Andreas Späth

Climate change: An update

2012-12-03 14:44

Andreas Späth

There has been overwhelming scientific consensus on climate change for years. A recent survey found that out of 13 950 peer-reviewed scientific papers published on the topic between the beginning of 1991 and the beginning of last month, only 24 argued against human-induced global warming.

The amount of research generated in this field is massive, but little of it ever makes it into the mainstream media (I don't know if that's because editors are bored with the subject or just overwhelmed by it), which is why I thought it would be a useful exercise to highlight a few of the most recent findings and forecasts. This is by no means a comprehensive review, merely a bullet-pointed précis to give you an inkling of how much trouble we’re in. Click on the links for more details on the assorted items.

- Records of average global temperatures show a consistent warming trend for the last three decades and according to the UN’s World Meteorological Organisation, 2012 is expected to be the ninth warmest year since records began in 1880.

- Atmospheric CO2 concentrations reached a record high of 390.9 parts per million in 2011 - that's a 40% increase since the start of the industrial revolution.

- Ice is melting ever more rapidly in the Arctic and the Antarctic.

- Sea level rose by about 3.2mm per year between 1993 and 2011, significantly faster than previously estimated. Highlighting the long-term impacts of climate change, worst-case scenarios predict up to 6.8 metres of sea level rise by the year 3000.

- This year, the inhabitants of Vunidogoloa on the Fijian island of Vanua Levu became some of the first people in the world to be relocated to higher ground because seal level rise has made their seaside village uninhabitable.

- The destruction of mangrove forests, salt marshes, sea grass beds and other coastal ecosystems releases between 150 million and 1.02 billion tons of CO2 annually, several times more than previously thought.

- The world’s largest reinsurance company, MunichRe, has warned that risk from climate change related natural disasters is rising globally and local insurers agree. Insured losses from such events have risen from $9bn in the 1980s to $36bn in the 2000s.

- Significantly reduced rainfall during Asia’s annual monsoon season is predicted for the next two centuries with potentially devastating impacts on agriculture in the region.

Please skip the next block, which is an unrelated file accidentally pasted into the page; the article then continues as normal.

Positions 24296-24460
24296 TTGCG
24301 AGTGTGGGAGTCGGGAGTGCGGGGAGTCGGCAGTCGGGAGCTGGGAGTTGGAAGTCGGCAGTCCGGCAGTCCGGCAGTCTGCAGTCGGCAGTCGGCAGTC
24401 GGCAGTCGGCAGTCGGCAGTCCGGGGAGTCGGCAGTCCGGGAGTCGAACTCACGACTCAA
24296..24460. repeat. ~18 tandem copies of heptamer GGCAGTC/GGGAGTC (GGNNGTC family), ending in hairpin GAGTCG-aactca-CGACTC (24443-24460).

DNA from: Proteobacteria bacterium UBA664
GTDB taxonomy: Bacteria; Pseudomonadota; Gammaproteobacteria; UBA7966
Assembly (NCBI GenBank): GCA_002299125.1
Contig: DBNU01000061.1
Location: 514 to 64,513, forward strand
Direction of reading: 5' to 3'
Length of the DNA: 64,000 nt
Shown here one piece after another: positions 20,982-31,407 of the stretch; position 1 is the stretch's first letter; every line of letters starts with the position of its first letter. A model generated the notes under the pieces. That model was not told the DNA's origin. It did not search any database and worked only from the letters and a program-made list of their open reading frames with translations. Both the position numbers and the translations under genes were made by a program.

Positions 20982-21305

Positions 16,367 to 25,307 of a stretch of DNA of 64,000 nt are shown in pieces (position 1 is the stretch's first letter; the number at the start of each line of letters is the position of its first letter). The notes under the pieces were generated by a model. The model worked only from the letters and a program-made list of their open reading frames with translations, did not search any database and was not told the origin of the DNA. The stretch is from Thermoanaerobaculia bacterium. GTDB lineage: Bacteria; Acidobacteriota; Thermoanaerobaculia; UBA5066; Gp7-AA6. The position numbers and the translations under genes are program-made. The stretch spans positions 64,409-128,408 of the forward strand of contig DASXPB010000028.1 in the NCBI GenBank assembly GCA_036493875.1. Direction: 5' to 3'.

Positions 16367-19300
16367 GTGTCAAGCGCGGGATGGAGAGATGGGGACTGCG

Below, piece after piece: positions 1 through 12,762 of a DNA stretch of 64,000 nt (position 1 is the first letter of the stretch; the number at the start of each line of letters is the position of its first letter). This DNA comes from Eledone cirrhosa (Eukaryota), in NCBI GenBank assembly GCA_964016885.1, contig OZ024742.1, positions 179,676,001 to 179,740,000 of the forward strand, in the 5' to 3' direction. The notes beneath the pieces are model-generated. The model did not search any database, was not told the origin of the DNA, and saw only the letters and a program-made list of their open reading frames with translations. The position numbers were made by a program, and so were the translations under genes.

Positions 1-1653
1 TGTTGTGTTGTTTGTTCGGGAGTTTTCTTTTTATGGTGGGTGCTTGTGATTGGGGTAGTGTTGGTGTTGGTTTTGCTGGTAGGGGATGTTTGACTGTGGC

- In November, the planet’s most powerful investors, managing some $22.5 trillion between them, wrote an open letter to the governments of major countries, warning that climate change is a major threat to the world economy.

- Slashing 1.6% off the global GDP, climate change has been estimated to cost the world economy more than $1.2 trillion every year and according to a recent World Bank report, it's the poorest countries that will suffer most.

- The effects of climate change on the world’s oceans are forecast to lead to a severe drop in fish stocks and a shrinkage of 14-24% in the size of adult fishes by 2050.

- Pollen counts are expected to more than double by 2040 and in combination with highly allergenic new strains of pollen from invasive species, hay fever season may be extended by weeks.

- With the disappearance of much of the bamboo they feed on, the natural habitat of the giant panda in China may be lost by the end of the century.

- Diseases carried by mosquitoes, ticks, fungi and algae, including Lyme disease, the West Nile virus, Chikungunya Fever, Rift Valley Fever and Dengue Fever are already spreading to areas where they were not found in the past.

- The collapse of the southern Caribbean's sardine fisheries during the past decade has been linked to climate change.

- Wild Arabica coffee, indigenous to East Africa, may become extinct within 70 years.

- While warming temperatures and increased levels of CO2 in the air may improve agricultural production in some regions, an 8% average decrease in the yield of eight major crops, including maize, millet, sorghum and wheat, is predicted for Africa and South Asia by the 2050s.

- Andreas freelance writer with a PhD in geochemistry. Follow him on Twitter: @Andreas_Spath

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